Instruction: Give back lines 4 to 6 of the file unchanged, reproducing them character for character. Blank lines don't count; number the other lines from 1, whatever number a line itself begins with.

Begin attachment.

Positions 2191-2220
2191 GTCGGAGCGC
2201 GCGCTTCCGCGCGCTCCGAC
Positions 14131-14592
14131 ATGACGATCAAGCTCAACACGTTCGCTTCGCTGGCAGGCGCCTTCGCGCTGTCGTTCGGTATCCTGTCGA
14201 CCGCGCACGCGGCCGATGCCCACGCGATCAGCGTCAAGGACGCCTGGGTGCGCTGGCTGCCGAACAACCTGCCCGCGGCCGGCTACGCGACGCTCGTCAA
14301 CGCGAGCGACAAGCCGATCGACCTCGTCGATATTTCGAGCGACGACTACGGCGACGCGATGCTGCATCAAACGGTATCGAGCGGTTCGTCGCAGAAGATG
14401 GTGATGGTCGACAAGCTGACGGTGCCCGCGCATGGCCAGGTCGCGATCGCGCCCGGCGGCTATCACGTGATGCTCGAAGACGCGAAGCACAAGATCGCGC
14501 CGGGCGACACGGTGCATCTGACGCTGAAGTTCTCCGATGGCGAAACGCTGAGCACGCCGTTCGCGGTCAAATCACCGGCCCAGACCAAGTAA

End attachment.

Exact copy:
Positions 14131-14592
14131 ATGACGATCAAGCTCAACACGTTCGCTTCGCTGGCAGGCGCCTTCGCGCTGTCGTTCGGTATCCTGTCGA
14201 CCGCGCACGCGGCCGATGCCCACGCGATCAGCGTCAAGGACGCCTGGGTGCGCTGGCTGCCGAACAACCTGCCCGCGGCCGGCTACGCGACGCTCGTCAA